Hildegard of Bingen (c. 1098–1179) was a rare female voice speaking about women’s health. She was a German Benedictine abbess, a writer and composer, philosopher, mystic, visionary, medical writer and practitioner, and one of very few women published in early medieval Europe. Hildegarde spent her life, from the age of eight until her death, living in convents at close quarters with other women, giving her an opportunity to intimately observe the whole female life course.

Her scientific and medical works are considered relatively reliable for the times in which she lived and she was certainly aware of menopause and wrote about it. In ‘Causae et curae’ (‘Causes and Cures’), she talks about the ceasing of menses in women and recommends holistic herbal remedies.

The illusion of youth

Novelist Ursula Le Guin described menopause as “probably the least glamorous topic imaginable”. Women of menopausal age may feel less appreciated and this view is exacerbated by the focus on youth in our society. The importance of looking and staying young fuels multimillion-pound beauty and cosmetic-surgery industries, which promise that growing older doesn’t have to equate looking older.

But for Lina, growing older shouldn’t be about “preserving your youth” but about “valuing your wisdom”.

Here’s what Lina has to say about finding older role models:
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Perhaps youth is so prized for women because it’s a measure of female fertility and this was traditionally the primary function of females in a patriarchal society. Across many centuries and in many cultures, motherhood was thought to be the pinnacle of female achievement. Women who could no longer reproduce were thought to have lost their value and could be easily marginalised or discarded. Fertility was never the primary measure of value for men.

Detail from the larger digital collage artwork at the top of the page. This detail shows the large hand reaching for an hour glass.
Invisibility. © Asma Istwani for Wellcome Collection.

Women can’t afford to grow older in a society that values youth over female experience.

Invisibility as a superpower 

For some women, invisibility means a release from the expectations of youth and the pressure to attract a mate, and they no longer feel they have to be “on show”. They consider the invisibility that comes with being menopausal and an older woman as a superpower, giving them the ability to act without being judged or to simply not to care about being judged. As Clare says, “the whole invisible woman thing is actually a little bit liberating”.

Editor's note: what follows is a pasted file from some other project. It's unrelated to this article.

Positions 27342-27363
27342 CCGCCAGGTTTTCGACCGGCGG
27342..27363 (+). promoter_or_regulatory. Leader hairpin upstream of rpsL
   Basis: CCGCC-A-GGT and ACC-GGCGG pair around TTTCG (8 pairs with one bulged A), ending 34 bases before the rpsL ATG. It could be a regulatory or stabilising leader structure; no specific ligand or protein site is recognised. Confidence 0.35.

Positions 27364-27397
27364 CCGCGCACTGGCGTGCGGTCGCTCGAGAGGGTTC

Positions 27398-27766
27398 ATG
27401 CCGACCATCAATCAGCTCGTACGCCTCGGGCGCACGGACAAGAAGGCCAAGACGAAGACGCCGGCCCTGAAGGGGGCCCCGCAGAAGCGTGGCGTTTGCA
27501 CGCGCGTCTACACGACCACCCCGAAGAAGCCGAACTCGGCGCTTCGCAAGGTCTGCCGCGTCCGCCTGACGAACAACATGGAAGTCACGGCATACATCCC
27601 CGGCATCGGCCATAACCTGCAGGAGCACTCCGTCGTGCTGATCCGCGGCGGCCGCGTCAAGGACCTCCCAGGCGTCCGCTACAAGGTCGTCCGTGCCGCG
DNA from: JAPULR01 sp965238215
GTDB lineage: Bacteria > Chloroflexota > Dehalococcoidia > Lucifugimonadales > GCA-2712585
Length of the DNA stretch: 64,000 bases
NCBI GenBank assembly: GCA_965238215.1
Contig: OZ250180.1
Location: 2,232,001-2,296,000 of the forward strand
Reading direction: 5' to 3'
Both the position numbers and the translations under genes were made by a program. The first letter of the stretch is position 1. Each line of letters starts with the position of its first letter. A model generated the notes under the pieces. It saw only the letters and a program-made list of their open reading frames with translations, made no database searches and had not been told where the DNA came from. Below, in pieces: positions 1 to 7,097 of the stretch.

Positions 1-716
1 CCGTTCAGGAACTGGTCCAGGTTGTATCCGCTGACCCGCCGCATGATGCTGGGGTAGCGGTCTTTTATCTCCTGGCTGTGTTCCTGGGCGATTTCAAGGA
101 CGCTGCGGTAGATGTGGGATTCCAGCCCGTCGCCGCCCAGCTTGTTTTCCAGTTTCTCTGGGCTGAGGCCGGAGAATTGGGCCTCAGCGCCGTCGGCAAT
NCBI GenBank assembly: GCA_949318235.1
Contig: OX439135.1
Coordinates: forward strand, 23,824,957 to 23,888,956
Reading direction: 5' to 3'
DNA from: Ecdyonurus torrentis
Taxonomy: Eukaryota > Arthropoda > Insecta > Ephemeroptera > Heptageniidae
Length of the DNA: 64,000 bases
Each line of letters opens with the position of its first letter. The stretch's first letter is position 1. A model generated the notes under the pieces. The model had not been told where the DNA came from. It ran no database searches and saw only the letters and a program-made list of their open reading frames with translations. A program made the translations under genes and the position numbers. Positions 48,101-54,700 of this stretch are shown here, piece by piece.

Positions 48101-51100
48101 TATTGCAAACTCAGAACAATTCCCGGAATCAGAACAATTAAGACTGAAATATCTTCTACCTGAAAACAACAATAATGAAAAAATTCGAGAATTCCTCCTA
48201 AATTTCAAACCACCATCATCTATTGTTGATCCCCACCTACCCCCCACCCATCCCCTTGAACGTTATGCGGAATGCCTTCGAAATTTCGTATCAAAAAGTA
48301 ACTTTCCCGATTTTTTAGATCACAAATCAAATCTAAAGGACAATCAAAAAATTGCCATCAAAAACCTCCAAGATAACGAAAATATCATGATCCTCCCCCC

Hear more about Claire’s changing perspective during menopause:
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In her book ‘The Meanings of Menopause’, Ruth Formanek suggests that this crucial life stage requires “a dismantling of the old and a building of the new”. She considers it a time for the “redefinition of self”. Rather than being resigned to fading into the background or disappearing from the workplace and public life, menopause can be a time for women to make life changes on their own terms and to embrace invisibility as a release from the confines of youth.  

About the contributors

Helen Foster


Dr Helen Foster is a writer and oral historian currently based at the East Midlands Oral History Archive at the University of Leicester. She has a particular interest in narratives around life stages and, as well as menopause, her work has explored childlessness and bereavement. As a poetry-therapy practitioner she facilitates workshops for people living with mental health challenges, using writing as a therapeutic tool. She is currently co-authoring a book on creative writing and health for Emerald Press.

University of Leicester logo. Red ink on a white background

East Midlands Oral History Archive


The audio extracts used in the series ‘A Bloody History of Menopause’ come from interviews, conversations and audio diaries about lived experiences of menopause recorded for the Silent Archive project. The project was led by the East Midlands Oral History Archive at the University of Leicester (from 2020–22) and funded by the National Lottery Heritage Fund. 

Black and white head and shoulders photographic portrait of Asma Istwani.

Asma Istwani


Asma is an artist and arts producer from London. She has worked with several organisations and brands, including Tate, Somerset House and Jo Malone London on a variety of creative projects. Through her collages she aims to make relatable statements about the experience and racial and sexual depiction of ‘othered’ women, with special interest in those who, like herself, make up the SWANA (South West Asian/ North African) diaspora. Asma is also the founder of RIOT SOUP, an art collective and community for Black and Brown women artists in London.